BOISE, Idaho (AP) -- Nearly 90 percent of Idaho's businesses will no longer have to pay taxes on their computers, tables, chairs and other personal property, if Gov. C.L. "Butch" Otter signs a $20 million tax relief bill that's now cleared the Senate.
Tuesday's bipartisan 35-0 vote was a victory for counties and school districts that argued an alternative $120 million repeal proposal floated by industry was too expensive.
The plan that passed exempts businesses' first $100,000 of personal property from taxation. Purchases up to $3,000 are exempt from future taxes. The bill also streamlines reporting requirements for businesses that have long complained it costs more to add up the office equipment than the tax actually generates for the state.
This marks the second year in a row that Idaho lawmakers have passed tens of millions in tax relief for Idaho businesses. Last year, lawmakers cut income taxes by $35 million.
During brief debate, Republican Sen. Jeff Siddoway, of Terreton, said the repeal will make life easier and a little cheaper for most of the state's business community, while boosting the cash companies have available to invest in Idaho's economy.
"Senators, to be engaged in this process, you've got to be a believer," Siddoway said. "You've got to believe our tax policy can influence investment and jobs. I'm a believer. I think we can use this to induce businesses here."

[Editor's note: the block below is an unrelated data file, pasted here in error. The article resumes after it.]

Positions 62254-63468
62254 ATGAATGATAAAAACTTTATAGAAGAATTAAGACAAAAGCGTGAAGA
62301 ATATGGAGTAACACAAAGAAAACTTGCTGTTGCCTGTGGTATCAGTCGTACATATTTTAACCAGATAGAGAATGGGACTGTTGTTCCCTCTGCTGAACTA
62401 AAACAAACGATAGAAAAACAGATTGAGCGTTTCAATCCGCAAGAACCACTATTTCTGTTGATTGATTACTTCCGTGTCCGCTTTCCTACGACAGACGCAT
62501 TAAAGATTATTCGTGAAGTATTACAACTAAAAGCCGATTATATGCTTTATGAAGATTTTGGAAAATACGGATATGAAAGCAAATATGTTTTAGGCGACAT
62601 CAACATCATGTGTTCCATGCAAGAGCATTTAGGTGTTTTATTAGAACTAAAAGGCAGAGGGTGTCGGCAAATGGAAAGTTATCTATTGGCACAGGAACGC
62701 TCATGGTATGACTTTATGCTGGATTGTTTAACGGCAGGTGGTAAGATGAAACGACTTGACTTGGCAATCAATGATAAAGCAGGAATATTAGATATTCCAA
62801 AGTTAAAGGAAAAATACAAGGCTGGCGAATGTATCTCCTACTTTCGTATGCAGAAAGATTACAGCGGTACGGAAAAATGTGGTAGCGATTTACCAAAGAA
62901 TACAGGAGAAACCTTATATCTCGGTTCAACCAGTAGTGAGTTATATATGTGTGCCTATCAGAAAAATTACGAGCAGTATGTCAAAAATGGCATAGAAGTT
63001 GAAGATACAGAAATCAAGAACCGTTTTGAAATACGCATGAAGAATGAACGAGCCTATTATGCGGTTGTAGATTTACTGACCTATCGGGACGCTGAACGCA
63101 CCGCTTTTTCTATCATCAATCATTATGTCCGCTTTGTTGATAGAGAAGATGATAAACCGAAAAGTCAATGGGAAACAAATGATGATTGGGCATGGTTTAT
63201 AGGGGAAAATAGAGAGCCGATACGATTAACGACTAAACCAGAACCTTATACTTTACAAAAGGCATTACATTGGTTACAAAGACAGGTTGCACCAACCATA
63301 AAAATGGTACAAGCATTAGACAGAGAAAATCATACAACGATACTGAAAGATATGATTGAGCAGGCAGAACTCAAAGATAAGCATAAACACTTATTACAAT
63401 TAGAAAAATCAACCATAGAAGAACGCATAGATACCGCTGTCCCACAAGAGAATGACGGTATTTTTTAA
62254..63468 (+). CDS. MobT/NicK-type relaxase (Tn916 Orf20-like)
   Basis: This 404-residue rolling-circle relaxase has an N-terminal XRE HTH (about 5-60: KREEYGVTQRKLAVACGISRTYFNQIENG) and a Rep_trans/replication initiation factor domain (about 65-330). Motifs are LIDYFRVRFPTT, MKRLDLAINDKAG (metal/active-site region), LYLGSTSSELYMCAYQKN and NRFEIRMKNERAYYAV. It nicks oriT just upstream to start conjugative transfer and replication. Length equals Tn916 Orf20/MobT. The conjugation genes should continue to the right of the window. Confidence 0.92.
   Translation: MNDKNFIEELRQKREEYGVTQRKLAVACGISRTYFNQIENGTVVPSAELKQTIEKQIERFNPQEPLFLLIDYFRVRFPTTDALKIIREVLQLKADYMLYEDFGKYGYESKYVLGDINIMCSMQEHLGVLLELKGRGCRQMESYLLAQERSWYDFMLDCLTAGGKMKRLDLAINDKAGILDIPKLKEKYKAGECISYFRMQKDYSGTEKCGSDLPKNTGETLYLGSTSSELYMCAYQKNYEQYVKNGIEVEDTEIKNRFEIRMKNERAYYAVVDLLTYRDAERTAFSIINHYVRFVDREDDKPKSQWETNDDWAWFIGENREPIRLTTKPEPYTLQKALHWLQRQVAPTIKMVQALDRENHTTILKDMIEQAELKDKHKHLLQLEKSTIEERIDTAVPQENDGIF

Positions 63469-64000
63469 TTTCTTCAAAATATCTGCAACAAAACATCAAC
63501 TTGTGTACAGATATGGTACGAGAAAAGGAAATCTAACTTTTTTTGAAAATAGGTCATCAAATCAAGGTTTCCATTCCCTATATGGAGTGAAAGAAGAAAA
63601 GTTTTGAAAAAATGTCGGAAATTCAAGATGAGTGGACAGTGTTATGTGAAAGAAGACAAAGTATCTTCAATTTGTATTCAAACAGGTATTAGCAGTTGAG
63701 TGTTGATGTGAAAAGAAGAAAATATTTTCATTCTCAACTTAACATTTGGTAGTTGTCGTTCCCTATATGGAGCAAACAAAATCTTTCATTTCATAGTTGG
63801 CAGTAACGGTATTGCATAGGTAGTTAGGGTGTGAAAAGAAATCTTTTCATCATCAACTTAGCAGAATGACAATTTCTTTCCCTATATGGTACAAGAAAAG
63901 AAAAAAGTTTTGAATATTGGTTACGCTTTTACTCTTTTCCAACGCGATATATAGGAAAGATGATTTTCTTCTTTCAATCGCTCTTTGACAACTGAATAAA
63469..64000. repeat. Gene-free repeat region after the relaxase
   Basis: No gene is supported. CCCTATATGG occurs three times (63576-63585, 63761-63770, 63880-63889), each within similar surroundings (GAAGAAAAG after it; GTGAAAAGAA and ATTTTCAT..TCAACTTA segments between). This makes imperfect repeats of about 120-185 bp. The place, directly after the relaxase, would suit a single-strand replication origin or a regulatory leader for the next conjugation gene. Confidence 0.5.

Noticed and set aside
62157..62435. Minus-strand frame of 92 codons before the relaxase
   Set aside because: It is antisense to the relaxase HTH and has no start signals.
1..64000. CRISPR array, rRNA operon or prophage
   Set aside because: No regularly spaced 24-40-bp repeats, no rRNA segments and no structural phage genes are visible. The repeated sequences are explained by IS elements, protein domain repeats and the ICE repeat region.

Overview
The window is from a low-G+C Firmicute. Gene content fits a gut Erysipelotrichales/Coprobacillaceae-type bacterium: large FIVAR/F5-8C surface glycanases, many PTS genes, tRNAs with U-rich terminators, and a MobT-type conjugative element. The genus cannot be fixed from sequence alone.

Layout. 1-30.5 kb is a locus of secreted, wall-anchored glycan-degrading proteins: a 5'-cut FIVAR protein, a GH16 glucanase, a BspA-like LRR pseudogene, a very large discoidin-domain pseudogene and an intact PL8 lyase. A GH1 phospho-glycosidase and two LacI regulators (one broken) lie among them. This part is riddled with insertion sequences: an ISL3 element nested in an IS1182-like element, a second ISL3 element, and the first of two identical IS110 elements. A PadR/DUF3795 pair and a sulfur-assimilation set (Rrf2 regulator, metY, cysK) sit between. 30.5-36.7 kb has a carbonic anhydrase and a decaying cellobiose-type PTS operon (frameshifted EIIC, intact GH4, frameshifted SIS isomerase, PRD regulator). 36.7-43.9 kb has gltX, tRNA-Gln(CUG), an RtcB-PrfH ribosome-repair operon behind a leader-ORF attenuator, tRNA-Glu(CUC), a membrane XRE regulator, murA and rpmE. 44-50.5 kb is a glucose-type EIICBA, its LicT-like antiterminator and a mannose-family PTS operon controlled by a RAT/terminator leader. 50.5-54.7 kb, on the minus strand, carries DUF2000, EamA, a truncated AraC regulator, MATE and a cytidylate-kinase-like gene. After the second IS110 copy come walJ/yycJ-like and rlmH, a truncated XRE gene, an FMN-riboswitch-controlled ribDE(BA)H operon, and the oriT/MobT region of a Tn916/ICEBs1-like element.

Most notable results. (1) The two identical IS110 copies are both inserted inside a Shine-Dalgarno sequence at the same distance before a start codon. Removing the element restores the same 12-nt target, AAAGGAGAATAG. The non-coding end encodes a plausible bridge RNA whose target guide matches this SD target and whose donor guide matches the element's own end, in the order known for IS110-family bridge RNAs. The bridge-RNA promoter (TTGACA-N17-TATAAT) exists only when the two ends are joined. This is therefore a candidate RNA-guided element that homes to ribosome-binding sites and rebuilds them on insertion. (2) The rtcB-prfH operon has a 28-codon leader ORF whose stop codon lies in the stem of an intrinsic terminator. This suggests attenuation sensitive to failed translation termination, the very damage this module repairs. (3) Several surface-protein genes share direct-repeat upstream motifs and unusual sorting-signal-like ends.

The plan calls for the state to redirect about $20 million annually from Idaho's sales tax revenue to make up for money that local taxing districts including schools, counties, cities and even highway districts otherwise stood to lose through the property tax repeal.
Otter, who at the start of the 2013 session made a personal property tax break one of his priorities, has already set aside the money for fiscal year 2014 in his budget proposal.
But the measure was a setback for the Idaho Association of Commerce and Industry, which represents the state's largest companies including semiconductor-maker Micron Technology Inc. and utility Idaho Power Co. The association's president, Alex LaBeau, favored a competing proposal that would have eliminated nearly all of the total $141 million annual tax over the next seven years.
Having fallen short, LaBeau has pledged to return to the Legislature in a bid to win further expansion of the break. When he does, some senators suggested Tuesday he'll have willing Capitol allies.
"We'll need to continue to work on whittling away this tax, to get rid of it, if we're going to unskew our economy," said Sen. Jim Rice, R-Caldwell, adding he believes what remains of the tax falls on the biggest companies and dents their readiness to invest in manufacturing and other infrastructure that creates jobs.
Groups including the Idaho Association of Counties and Idaho School Boards Association promoted the bill that passed as relief that Idaho could afford.
They had been worried that IACI's further-reaching proposal would have left schools and other taxing districts in Caribou and Power counties in southeastern Idaho, which are up to 50 percent reliant on personal property tax revenue, without adequate resources to deliver services.
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